Debate Rages on How Best to Manage Tropical Forests
At the UN climate conference in Bali in December last year, the international community accepted the need to build forest protection into the successor to the Kyoto Protocol. However, how forests will be protected was not decided and is now being hotly contested.
Advocates of the market-approach argue that including forestry credits in carbon-trading schemes is the only way to secure the future of rainforests: “In global markets, forests are worth more dead than alive…You have to look to markets to turn around what is in fact a market failure.” The European Commission argues that including deforestation in carbon trading would result in the market becoming flooded, devaluing the system and instead wish to use some of the proceeds from carbon trading to create an international fund to tackle deforestation.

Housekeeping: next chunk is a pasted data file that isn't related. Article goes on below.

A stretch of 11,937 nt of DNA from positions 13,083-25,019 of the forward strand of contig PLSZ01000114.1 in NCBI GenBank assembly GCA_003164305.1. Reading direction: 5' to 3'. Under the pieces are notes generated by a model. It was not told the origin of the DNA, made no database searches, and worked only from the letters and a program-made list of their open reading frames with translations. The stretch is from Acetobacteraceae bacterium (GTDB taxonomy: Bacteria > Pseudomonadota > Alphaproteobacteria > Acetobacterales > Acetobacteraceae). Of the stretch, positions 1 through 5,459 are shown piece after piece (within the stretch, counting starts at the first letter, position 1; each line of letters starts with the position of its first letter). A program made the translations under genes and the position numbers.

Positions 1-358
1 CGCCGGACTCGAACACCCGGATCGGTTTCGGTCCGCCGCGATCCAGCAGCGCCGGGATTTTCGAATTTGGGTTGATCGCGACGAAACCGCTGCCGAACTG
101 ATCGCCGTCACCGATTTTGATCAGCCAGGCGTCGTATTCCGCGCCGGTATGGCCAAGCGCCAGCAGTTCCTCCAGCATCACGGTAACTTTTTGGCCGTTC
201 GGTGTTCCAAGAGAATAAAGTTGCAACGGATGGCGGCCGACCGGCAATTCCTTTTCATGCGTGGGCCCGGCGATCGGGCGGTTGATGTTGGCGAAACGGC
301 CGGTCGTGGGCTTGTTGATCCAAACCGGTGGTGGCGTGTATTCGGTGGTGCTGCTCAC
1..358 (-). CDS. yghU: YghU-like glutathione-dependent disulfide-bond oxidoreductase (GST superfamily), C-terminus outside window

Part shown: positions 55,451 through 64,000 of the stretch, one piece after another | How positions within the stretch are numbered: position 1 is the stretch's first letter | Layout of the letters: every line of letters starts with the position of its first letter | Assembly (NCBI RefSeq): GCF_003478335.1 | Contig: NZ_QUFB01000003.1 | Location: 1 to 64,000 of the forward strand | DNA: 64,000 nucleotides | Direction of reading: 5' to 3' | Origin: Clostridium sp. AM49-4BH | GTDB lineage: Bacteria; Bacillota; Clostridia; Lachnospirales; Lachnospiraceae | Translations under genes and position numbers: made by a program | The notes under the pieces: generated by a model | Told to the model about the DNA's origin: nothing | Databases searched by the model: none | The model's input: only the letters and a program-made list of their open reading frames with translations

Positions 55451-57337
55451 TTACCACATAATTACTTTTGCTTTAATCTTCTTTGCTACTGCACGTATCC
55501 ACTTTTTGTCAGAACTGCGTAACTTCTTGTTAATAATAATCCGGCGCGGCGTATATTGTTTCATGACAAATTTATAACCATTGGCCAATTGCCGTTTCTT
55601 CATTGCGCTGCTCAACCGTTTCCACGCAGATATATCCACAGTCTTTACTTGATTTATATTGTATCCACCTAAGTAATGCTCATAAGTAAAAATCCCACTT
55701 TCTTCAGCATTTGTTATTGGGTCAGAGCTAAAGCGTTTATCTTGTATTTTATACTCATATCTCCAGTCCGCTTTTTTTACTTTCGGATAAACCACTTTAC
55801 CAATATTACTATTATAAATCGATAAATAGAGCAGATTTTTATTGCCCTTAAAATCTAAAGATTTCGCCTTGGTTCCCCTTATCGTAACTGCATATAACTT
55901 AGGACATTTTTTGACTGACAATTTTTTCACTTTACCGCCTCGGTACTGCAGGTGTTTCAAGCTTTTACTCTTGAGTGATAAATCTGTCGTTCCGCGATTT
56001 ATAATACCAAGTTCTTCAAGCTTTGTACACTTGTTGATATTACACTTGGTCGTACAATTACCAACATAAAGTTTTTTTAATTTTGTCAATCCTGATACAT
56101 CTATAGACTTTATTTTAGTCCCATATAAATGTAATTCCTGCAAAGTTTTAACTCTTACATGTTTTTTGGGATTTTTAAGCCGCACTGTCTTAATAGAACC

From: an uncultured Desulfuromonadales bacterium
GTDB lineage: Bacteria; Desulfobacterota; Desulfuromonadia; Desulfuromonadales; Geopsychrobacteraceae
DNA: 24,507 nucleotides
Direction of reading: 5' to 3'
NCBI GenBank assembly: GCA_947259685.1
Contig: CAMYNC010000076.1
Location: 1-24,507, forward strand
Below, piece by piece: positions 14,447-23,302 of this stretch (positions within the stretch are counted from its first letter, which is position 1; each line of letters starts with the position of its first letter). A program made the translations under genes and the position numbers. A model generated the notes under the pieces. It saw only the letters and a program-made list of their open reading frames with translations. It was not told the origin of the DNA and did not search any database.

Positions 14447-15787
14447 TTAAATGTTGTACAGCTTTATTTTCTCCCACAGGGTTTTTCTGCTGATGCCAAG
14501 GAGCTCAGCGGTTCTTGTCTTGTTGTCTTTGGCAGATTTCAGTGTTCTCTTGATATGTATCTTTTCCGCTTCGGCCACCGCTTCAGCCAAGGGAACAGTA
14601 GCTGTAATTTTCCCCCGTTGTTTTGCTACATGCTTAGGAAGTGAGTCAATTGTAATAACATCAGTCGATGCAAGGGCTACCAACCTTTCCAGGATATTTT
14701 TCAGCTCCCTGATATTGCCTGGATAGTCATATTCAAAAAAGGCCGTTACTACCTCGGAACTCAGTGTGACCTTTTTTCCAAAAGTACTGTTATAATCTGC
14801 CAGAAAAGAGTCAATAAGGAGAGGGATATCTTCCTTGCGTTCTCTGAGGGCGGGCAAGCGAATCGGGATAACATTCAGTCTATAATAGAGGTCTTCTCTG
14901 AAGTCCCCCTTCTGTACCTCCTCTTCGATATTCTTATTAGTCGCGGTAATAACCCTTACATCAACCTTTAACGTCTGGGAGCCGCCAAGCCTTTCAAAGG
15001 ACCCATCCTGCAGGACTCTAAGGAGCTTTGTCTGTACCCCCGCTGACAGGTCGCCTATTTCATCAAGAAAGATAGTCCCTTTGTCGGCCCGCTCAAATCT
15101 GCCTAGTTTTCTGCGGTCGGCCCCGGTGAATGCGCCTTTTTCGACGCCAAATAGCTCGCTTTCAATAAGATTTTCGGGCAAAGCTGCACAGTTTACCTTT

There is no dobut that a well-defined and focussed programme to tackle deforestation will have a marked effect on global emissions. Deforestation accounts for 5-6 gigatonnes of carbon dioxide annually, compared with 2 gigatonnes in the entire European trading scheme.
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